Unreal Nature

December 29, 2015

A Spoon and the Broken Handle of His Chamber Pot

Filed under: Uncategorized — unrealnature @ 6:02 am

… the constraints imposed by the rules … force the inventive faculty to outdo itself …

Continuing through Art Brut by Michel Thévoz (1995):

… Born in 1901 in a village in the Lozère department of southeastern France, Clément was one of fourteen children. The whole of his boyhood and youth was spent working on his parents’ farm. He had no schooling and never learned to read or write. Always fighting and quarrelling with his brothers, he tried to set fire to the house in 1925 with a bundle of banknotes representing the family savings.

[line break added] After that he was interned in an asylum. Used to freedom and an open-air life, he found detention unendurable and reacted violently, making twelve attempts to escape. This only made his lot worse: he was put into solitary confinement in a narrow cell which he scarcely left at all for two years.

After six months of solitude, Clément conceived the idea of carving the paneled wall of his cell, using the only tools he had: a spoon and the broken handle of his chamber pot which he whetted on a stone. When these makeshift tools were taken from him, he contrived to make others.


… His work is that of a prisoner, a man under duress, cut off from the world in spite of himself and compelled to live for two years in a state of unendurable solitude. For him, the act of carving was an act of aggression, a release of pent-up forces. The bursts of rage flash out in the repetition of motifs, a stubborn rage gradually controlled and in the end inventive.

[line break added] These long processions of figures have their underlying source, not in Byzantine decorations or Romanesque reliefs, but in what Freud called the “repetition compulsion,” the emotional pressure of a traumatic situation which drives an individual to repeat a gesture or figure obsessively, to help him dominate that situation little by little.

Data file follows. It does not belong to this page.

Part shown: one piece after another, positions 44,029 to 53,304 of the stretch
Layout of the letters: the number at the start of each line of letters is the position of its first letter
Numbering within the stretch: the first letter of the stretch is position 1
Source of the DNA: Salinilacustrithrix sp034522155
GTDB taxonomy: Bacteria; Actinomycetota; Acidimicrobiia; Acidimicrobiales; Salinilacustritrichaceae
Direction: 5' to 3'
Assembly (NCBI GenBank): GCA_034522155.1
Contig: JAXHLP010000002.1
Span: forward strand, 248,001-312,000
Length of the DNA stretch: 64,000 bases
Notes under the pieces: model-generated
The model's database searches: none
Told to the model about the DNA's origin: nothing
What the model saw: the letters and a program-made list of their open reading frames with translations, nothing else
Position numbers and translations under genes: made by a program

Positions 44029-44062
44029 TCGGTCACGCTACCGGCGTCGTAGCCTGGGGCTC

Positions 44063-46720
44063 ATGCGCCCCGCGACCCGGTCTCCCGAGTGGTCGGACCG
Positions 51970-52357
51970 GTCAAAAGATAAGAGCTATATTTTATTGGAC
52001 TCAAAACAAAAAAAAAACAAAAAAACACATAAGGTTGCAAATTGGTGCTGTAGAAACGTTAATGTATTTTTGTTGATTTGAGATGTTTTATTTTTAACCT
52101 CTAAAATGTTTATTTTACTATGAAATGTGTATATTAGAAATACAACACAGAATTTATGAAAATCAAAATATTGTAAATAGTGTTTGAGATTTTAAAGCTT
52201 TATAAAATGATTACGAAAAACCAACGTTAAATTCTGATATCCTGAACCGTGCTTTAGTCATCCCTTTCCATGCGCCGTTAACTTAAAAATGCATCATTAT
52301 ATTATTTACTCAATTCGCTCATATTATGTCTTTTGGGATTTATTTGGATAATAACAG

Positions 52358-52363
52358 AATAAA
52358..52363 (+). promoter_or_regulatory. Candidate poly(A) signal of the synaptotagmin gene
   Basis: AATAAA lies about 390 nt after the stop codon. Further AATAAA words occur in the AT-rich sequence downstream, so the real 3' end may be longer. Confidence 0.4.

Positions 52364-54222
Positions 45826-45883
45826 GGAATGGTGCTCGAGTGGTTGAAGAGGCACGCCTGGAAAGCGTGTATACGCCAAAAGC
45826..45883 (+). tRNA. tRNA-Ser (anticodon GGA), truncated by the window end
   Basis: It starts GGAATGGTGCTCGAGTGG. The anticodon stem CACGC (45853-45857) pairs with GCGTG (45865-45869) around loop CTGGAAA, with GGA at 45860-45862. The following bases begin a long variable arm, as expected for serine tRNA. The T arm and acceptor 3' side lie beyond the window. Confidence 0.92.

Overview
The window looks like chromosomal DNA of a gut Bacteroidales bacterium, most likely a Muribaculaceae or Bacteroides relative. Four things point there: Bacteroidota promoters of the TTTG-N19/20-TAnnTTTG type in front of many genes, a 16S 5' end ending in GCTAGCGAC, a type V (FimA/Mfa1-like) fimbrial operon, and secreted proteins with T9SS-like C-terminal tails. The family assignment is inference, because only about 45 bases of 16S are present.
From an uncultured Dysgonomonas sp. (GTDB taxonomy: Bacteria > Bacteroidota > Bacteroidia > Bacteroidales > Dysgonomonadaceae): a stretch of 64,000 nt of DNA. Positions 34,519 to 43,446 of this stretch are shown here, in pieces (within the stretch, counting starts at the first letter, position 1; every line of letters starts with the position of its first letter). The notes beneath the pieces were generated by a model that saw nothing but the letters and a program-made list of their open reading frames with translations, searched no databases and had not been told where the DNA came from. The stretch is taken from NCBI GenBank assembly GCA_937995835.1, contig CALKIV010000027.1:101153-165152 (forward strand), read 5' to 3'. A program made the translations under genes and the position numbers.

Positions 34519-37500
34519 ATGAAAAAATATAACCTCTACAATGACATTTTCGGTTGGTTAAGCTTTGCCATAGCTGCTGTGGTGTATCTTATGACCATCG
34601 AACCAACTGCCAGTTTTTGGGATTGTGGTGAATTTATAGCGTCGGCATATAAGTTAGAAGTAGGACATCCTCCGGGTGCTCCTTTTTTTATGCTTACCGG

[line break added] Clément reiterates the wheel design to mark the passing hours of the day, to exorcise the unendurable continuity of space and time. The check patterns repeat on the scale of the individual panel the overall structure of the wall paneling, which closes off the prisoner’s world. In a sense Clément reproduces the patterns of his fate, to give himself the illusion of acting upon it and gaining the initiative.


Once this figurative rhythm is worked out, he is free to make play with it, to deflect, reverse or syncopate it. The order imposed, the inexorable rhythm of the days, the obsessive patterning of the wall panels, all curiously combine to become the props and prompters of an unimpeded inventiveness. The repetition of figures functions like the constraints imposed by the rules of prosody, which are only apparent constraints, since they force the inventive faculty to outdo itself and come up with the most unexpected finds.

[line break added] Here perhaps is an essential paradox behind the work of any creative artist, who cannot set his course except on the basis of a given order. Thus the writer depends in the last resort on the inviolable system represented by the letters of the alphabet and the musician on the notes of the scale.

[line break added] André Gide likened these constraints to the cord which seems to hold back the kite but without which it would never get off the ground. In inventing his own combinatory system, Clément brought the art of carving back to zero point and started afresh on his own resources, without the benefit of any cultural influence.

portrait of Clément by unknown photographer

My most recent previous post from Thévoz’s book is here.




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